Money Questions to Ask Before Taking Your Special Friendship to the Next Level

Posted on January 31st, 2018, 2:09 PM
Dennis Dawal
By Dennis Dawal, RFP®
https://read99books.files.wordpress.com

February is here, and everyone you know is in the mood for romance. Now, here’s someone you’ve been dating for the past weeks. The person is absolutely likeable. And whenever you’re together, your heart beats fast, time slows down, and birds appear to sing your favorite love songs. Your closest friends are asking if you’re already a couple. Of course, you have to convince them you’re just enjoying each other’s company – nothing official. But deep in your heart, you really want to know if he or she is the one you’ve been waiting for.

Questions about finances can help you with your concern because how a person views and uses money reflects their character. If you’re at a stage where things between you and your special someone are becoming more serious, these three questions can help you decide if a deeper relationship is worth pursuing or not.

Do you share the same views on money? You will not enjoy a relationship with someone whose view of money contradicts yours. Let’s say you’re managing your money well and you believe that you’re just a steward of the resources you have. However, your special someone thinks it’s alright to spend everything now without any thought of preparing for the future. This difference in mindset will be very difficult for both of you in the long run. Each time you date, for instance, you’ll definitely argue where to eat or how much to spend. Normally, you would want to let go of your preferences for the sake of love. But because there’s a big difference between the two of you in your approach to money, this will be a source of more arguments in the future –especially when your relationship blossoms towards courtship or marriage and you’re now deciding on more expensive and more important purchases.

Does the person have healthy spending habits? It’s toxic to be in a relationship with someone who can’t handle their money well. Observe how and where your special someone spends money. Do they get into debt problems because of overspending, an addiction to gambling, or an expensive hobby? When you’re in the mall, does he or she behave like a shopaholic or a one-day-millionaire? If unhealthy spending habits seem to be a clear pattern, it’s better to just stay friends. Besides, it’s hard to second-guess what might be drawing your special someone to you – hopefully not as someone who can help solve their money problems.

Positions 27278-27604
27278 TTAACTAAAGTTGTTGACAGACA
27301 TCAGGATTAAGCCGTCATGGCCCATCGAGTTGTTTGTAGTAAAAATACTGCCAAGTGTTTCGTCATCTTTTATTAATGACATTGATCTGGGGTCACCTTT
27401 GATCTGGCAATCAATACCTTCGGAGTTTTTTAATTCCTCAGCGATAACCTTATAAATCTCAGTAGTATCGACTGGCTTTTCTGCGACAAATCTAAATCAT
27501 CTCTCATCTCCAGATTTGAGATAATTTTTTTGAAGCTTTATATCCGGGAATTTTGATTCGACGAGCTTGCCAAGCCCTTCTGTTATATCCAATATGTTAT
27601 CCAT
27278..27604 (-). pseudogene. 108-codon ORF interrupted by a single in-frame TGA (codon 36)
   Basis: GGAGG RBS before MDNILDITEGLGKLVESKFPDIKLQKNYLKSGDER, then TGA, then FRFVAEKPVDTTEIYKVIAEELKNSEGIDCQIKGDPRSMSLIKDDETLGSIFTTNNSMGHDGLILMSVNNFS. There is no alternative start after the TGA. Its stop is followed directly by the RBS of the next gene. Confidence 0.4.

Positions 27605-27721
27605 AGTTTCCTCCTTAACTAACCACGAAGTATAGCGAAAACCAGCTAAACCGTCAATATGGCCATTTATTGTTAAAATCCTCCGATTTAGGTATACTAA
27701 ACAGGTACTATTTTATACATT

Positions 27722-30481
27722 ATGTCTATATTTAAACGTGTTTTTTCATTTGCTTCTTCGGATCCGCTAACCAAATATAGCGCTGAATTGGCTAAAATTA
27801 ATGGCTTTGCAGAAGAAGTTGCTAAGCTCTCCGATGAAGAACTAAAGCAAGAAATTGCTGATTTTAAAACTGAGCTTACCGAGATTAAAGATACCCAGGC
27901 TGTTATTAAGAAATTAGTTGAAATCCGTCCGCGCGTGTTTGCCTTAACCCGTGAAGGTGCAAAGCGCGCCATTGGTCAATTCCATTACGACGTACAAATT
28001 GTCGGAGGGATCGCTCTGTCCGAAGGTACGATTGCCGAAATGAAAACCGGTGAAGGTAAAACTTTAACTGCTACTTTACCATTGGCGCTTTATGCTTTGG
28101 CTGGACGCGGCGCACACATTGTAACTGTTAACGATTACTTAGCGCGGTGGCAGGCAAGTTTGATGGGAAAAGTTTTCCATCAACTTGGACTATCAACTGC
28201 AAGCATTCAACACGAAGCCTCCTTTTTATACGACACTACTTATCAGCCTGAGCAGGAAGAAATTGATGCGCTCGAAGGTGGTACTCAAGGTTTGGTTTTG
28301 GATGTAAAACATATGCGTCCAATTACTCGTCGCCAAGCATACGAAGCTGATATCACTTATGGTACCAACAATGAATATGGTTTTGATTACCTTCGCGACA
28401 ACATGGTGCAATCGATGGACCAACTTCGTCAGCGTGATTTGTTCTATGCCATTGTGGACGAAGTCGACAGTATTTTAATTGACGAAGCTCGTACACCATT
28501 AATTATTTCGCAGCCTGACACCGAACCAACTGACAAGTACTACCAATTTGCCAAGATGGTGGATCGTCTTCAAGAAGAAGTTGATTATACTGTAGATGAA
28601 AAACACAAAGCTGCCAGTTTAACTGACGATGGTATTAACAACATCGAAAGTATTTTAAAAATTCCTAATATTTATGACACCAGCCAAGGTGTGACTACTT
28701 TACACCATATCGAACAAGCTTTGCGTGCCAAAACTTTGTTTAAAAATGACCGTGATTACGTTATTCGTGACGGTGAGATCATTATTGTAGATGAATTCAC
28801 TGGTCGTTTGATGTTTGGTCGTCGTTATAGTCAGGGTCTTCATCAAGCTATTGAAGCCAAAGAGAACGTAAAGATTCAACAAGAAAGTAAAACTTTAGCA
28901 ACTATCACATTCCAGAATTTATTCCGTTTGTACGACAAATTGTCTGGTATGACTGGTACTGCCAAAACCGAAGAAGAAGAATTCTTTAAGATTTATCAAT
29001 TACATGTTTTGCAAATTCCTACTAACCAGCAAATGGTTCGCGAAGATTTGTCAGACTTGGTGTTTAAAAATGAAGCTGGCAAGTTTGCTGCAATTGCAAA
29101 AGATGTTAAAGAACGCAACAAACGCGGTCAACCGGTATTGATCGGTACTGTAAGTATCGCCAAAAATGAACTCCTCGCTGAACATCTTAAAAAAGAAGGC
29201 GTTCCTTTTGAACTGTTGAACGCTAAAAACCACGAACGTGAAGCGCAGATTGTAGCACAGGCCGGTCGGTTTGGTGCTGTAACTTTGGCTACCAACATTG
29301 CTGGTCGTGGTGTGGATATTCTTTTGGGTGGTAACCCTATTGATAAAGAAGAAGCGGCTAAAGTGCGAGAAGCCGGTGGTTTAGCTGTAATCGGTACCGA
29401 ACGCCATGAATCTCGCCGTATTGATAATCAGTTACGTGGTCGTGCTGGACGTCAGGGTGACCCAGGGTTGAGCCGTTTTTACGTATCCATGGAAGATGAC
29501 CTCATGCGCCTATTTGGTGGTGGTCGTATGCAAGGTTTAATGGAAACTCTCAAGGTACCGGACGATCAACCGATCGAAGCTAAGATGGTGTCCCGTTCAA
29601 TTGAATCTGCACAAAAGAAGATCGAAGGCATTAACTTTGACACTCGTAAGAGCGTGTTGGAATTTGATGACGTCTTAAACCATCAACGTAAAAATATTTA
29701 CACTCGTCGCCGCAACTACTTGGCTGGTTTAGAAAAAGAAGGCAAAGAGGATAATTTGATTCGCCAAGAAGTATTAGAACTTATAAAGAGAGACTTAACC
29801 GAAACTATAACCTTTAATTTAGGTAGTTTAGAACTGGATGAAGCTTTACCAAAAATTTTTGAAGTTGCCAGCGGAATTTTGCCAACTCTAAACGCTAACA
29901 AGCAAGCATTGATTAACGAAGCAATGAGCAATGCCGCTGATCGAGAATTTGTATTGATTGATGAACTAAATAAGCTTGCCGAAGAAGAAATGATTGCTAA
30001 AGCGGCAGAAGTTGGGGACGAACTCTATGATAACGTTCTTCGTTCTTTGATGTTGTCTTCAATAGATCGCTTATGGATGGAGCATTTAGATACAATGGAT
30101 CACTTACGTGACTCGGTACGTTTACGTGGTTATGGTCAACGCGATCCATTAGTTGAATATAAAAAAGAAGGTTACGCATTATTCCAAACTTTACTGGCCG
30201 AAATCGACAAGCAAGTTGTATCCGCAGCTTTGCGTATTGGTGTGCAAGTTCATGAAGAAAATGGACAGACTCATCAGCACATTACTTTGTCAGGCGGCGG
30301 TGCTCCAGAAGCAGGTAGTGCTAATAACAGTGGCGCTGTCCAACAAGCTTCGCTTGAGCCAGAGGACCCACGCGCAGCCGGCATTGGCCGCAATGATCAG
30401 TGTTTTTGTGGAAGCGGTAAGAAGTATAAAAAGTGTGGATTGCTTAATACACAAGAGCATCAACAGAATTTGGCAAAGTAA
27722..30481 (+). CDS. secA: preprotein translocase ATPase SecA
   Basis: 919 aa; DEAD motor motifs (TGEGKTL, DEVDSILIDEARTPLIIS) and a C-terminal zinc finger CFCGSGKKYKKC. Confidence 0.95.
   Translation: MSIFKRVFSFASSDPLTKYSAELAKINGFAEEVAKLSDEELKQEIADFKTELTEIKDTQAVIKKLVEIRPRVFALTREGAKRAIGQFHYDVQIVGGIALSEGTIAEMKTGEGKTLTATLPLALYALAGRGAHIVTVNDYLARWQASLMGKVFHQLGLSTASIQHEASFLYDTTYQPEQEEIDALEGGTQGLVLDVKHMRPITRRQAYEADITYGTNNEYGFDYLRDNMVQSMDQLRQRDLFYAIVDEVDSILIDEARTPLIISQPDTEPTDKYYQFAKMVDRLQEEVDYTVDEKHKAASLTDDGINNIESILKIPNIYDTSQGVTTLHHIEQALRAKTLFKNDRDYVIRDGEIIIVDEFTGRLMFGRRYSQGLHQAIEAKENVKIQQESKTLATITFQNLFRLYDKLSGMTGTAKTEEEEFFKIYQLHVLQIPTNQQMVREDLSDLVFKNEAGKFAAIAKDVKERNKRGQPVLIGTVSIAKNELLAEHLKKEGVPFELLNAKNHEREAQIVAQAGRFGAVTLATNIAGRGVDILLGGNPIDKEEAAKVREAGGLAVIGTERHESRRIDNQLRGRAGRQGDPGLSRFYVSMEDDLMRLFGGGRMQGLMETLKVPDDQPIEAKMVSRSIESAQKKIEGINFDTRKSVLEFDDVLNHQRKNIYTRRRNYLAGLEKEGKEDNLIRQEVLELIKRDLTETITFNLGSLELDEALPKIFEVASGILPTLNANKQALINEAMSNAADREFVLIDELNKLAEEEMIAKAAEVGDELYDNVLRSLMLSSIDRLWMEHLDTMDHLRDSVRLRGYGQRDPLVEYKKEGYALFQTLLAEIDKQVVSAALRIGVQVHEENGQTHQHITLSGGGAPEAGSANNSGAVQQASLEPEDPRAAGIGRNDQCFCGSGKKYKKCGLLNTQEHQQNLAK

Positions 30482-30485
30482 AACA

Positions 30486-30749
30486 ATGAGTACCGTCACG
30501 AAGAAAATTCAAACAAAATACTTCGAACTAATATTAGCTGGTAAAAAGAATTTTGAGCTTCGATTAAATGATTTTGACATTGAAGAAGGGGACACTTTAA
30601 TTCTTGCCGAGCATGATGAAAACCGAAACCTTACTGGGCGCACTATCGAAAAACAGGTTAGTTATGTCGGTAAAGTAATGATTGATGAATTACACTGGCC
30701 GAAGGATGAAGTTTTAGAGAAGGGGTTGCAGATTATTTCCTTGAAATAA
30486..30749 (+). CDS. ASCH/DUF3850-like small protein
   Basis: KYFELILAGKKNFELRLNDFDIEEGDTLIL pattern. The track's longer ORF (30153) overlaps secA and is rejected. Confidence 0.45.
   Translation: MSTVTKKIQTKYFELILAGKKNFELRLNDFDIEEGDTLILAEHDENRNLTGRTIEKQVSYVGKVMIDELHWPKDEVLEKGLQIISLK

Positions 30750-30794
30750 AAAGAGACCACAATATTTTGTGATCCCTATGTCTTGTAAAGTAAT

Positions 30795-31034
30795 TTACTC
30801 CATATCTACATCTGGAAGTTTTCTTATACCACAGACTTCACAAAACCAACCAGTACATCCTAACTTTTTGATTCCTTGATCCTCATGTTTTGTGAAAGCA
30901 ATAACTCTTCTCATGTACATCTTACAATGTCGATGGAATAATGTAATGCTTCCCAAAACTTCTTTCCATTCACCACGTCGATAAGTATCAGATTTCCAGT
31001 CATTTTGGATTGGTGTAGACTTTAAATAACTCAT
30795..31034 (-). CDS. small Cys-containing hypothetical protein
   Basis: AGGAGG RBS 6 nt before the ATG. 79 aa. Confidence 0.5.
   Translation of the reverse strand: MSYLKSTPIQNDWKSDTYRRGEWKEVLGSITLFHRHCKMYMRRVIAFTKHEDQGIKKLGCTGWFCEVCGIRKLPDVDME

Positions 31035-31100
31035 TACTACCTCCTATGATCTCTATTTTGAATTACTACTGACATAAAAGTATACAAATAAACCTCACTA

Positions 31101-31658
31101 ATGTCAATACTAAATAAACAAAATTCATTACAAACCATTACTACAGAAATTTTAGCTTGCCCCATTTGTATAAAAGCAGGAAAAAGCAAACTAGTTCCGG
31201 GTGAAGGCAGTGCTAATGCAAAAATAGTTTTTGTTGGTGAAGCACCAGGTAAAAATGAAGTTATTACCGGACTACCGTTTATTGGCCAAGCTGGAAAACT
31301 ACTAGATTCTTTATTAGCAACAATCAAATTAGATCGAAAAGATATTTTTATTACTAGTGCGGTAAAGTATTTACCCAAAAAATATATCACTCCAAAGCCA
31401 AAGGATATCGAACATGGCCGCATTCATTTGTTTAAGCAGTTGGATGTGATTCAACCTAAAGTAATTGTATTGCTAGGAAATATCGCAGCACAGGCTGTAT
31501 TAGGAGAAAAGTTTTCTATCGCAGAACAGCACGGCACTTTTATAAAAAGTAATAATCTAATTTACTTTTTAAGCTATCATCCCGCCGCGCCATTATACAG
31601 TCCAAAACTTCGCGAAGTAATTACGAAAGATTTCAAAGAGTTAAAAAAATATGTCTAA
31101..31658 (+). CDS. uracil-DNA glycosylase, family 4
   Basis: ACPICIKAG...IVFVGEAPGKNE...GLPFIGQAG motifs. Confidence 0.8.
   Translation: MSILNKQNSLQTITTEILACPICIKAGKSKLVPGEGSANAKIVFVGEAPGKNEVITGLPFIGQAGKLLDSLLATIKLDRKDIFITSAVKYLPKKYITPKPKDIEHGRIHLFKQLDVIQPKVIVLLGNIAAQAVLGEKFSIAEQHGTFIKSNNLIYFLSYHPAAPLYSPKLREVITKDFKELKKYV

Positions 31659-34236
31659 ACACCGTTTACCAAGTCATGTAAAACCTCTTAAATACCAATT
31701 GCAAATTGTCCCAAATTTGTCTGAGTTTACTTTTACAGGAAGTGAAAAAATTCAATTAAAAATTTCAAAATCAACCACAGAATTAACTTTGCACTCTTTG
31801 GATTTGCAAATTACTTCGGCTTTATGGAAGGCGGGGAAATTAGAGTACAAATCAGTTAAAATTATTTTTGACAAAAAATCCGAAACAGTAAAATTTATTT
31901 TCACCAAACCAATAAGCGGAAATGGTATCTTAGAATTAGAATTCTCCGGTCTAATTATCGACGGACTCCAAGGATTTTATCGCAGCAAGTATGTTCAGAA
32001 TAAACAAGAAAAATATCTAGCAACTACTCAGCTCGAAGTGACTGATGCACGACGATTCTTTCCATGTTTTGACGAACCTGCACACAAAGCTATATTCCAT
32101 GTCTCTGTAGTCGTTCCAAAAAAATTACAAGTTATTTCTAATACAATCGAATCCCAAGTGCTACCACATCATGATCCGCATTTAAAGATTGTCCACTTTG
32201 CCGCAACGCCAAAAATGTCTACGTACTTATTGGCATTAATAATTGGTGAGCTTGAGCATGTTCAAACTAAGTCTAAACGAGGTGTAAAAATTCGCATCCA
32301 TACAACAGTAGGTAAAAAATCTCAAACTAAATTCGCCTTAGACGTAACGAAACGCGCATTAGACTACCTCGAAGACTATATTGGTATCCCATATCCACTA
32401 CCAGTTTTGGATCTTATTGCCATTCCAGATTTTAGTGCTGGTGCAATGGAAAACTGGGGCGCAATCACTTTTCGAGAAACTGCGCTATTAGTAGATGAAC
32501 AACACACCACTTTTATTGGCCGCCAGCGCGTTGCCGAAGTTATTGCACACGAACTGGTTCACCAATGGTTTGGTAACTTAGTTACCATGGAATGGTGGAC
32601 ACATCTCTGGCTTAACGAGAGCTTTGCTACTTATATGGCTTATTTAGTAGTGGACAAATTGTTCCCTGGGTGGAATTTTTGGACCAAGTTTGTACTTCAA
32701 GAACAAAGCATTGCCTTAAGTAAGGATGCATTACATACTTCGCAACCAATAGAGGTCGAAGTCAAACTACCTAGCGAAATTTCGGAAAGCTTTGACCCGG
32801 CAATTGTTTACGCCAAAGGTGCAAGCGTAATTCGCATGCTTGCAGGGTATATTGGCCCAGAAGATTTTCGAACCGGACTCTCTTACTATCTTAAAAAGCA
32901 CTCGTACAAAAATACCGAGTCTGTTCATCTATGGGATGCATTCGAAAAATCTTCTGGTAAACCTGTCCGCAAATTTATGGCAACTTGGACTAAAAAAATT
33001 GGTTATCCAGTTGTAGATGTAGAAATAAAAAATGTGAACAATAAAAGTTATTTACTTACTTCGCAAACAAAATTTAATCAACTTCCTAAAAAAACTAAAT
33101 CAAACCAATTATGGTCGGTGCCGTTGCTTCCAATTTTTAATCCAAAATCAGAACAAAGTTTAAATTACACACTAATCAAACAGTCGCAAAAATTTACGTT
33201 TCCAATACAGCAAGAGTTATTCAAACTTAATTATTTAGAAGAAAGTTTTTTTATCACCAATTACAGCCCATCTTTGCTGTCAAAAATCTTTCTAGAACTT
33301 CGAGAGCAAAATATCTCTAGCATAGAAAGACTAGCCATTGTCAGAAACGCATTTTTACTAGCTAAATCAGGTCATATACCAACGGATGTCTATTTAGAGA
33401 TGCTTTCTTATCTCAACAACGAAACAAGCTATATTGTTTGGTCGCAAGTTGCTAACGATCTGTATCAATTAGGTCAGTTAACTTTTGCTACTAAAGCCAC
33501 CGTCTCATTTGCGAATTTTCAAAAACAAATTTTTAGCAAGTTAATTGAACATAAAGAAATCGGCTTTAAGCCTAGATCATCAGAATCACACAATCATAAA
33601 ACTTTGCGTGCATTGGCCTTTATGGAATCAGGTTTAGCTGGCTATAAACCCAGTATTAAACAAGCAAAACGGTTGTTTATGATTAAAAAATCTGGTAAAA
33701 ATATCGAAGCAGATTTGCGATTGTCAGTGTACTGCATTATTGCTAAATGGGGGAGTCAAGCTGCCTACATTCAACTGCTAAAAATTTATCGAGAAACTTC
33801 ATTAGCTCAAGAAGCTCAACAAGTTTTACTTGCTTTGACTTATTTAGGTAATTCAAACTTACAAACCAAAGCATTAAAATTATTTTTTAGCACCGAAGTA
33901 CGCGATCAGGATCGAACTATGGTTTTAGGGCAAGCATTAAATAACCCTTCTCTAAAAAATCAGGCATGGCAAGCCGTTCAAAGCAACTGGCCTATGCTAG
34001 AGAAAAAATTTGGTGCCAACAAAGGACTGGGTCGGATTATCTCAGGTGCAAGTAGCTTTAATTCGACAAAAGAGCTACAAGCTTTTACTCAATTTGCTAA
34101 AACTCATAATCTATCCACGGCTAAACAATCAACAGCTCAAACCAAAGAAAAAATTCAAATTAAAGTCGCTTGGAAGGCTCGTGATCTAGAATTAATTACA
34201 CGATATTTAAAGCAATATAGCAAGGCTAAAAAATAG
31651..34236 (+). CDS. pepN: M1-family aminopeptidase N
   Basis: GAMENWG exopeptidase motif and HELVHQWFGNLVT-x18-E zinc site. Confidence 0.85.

Is the person willing to abandon bad money habits? Yes, no one is perfect. Everybody has flaws and weaknesses in life. But it’s stressful to be with someone who does not want to improve how they handle money. Suppose, out of love, you corrected your special someone because of their borrowing habit or impulsive buying. If they think there’s nothing wrong with it and request that you keep money issues out of your conversations, that kind of response, my friend, is already a red flag. No relationship can grow if money is never discussed and where differing perspectives on finances are unsettled. And take note: if your special someone doesn’t want you to mind their bad money habits, it could be a sign that you’re not fully welcome into their life.

Of course, money is not the only important factor in the success of a relationship. But in this day and age when many married couples separate due to financial problems, it’s wise to avoid entering into a relationship with a person whose money mindset contradicts yours, has unhealthy spending habits, and is unwilling to improve how they handle money. Relationships costs money, time, effort, and a ton of emotions. So, don’t rush into a relationship just for the sake of romance or a feel-good experience. Your special person may be the most charming or dazzling individual in your list of prospects, but it will be better to remain friends than to engage in a romantic bond filled with conflict and disagreements on money.

Dennis Dawal
Dennis A. Dawal is a Registered Financial Planner. He is a speaker, lecturer, and writer on personal finance and retirement planning. He and his wife actively promote an advocacy on finance, family, and faith through their social media platforms and their website www.peraatplano.com.